Under Tennessee law, a plaintiff must prove that the medical expenses he or she seeks to recover as damages are both “necessary and reasonable.”[5] The issue presented in this case is whether Plaintiff may introduce the full, non-discounted amounts of his medical bills in order to prove the reasonable amount of the medical expenses. The Tennessee Supreme Court has addressed this issue but only in the context of hospital liens under the state's Hospital Lien Act.[6]In West v. Shelby County Healthcare, “the parties disagreed about the reasonableness of the amount of the [healthcare provider's] charges” for services.[7] The court found the disagreement “understandable because the [healthcare provider] had two versions of its costs-one for [the patients] and their insurance companies and another for the lien and the third-party tortfeasor.”[8]The Court held that the healthcare provider's “non-discounted charges . . . should not be considered reasonable charges” for purposes of the Hospital Lien Act.[9] The non-discounted charges were not reasonable because they did not reflect the rate for services in the actual marketplace: few insurers pay the hospital's listed, full charge. Furthermore, healthcare providers further their own economic interest by agreeing to discount charges for patients insured by separate companies. Although West specifically concerned the construction of the Tennessee Hospital Lien Act, the Court finds the Tennessee Supreme Court's reasoning illustrative and persuasive.[10]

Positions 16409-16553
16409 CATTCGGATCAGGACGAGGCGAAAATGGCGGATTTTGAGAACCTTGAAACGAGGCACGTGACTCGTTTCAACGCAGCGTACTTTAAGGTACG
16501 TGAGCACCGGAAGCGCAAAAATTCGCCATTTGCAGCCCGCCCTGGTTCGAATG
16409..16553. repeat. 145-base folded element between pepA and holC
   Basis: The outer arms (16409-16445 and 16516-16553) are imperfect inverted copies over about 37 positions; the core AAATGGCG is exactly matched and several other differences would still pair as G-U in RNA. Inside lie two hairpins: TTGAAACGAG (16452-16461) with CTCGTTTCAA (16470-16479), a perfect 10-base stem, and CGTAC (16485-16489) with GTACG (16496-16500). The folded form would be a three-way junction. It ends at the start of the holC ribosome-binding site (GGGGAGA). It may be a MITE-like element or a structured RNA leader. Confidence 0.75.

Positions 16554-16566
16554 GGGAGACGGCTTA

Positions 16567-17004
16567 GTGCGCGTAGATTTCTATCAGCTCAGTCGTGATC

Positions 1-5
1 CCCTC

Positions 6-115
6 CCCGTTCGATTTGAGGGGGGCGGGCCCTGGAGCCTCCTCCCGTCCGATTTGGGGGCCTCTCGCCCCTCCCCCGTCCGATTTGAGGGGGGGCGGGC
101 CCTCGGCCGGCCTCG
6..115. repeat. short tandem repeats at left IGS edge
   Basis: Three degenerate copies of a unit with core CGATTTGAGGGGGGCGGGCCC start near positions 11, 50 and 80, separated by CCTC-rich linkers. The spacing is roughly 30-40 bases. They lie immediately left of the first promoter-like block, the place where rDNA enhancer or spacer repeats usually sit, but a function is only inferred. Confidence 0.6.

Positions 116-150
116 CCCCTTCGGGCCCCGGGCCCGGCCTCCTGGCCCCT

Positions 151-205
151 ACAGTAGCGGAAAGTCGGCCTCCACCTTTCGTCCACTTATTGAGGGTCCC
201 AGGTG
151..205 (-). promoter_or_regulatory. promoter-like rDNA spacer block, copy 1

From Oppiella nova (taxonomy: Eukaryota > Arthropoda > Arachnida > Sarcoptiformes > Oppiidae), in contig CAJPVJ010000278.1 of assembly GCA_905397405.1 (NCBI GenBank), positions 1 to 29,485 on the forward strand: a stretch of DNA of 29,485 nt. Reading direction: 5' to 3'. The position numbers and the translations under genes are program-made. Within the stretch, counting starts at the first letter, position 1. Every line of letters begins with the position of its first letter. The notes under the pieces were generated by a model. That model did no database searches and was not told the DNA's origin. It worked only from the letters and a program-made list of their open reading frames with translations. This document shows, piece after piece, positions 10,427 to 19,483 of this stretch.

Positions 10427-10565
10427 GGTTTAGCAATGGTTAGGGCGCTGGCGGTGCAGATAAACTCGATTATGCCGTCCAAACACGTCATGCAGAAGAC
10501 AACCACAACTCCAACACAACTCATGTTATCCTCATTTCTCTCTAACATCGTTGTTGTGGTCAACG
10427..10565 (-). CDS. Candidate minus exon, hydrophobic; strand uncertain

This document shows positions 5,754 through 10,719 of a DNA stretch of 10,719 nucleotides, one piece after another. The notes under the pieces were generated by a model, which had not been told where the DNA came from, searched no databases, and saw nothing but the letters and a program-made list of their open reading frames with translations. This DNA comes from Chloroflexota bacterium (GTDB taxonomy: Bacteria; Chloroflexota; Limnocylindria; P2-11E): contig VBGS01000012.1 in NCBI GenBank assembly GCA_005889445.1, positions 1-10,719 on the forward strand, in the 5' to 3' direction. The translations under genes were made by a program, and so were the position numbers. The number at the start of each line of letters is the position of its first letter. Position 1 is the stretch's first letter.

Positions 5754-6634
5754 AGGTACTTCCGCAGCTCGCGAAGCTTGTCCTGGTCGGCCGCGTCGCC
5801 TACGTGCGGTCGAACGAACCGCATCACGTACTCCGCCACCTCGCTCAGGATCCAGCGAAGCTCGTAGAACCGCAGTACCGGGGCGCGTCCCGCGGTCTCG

Plaintiffs argue that the application of West in the personal-injury context violates the collateral source rule. The collateral source rule is an evidentiary doctrine whereby proof of payment by any collateral source is inadmissible at trial.[11] The Tennessee Supreme Court has explained that “in an action for damages in tort, the fact that the plaintiff has received payments from a collateral source, other than the defendant, is not admissible in evidence and does not reduce or mitigate the defendant's liability.”[12] The doctrine is a “substantive rule of law that bars a tortfeasor from reducing damages owed to a plaintiff by the amount of recovery the plaintiff receives from sources that are collateral to the tortfeasor.”[13] But the collateral source rule does not reach the question presented in Defendants' Motion in Limine. The issue is not whether the Court should admit proof that Plaintiffs have received payment for their medical expenses from a collateral source. The issue is whether Plaintiff should be allowed to discharge his burden to prove the reasonableness of his medical expenses with evidence of the full, non-discounted medical charges. Although proof of medical expenses may implicate the collateral source rule, [14] the rule exists to “preclude[] certain deductions against otherwise recoverable damages;” the rule “does not expand the scope of economic damages to include expenses plaintiff never incurred.”[15]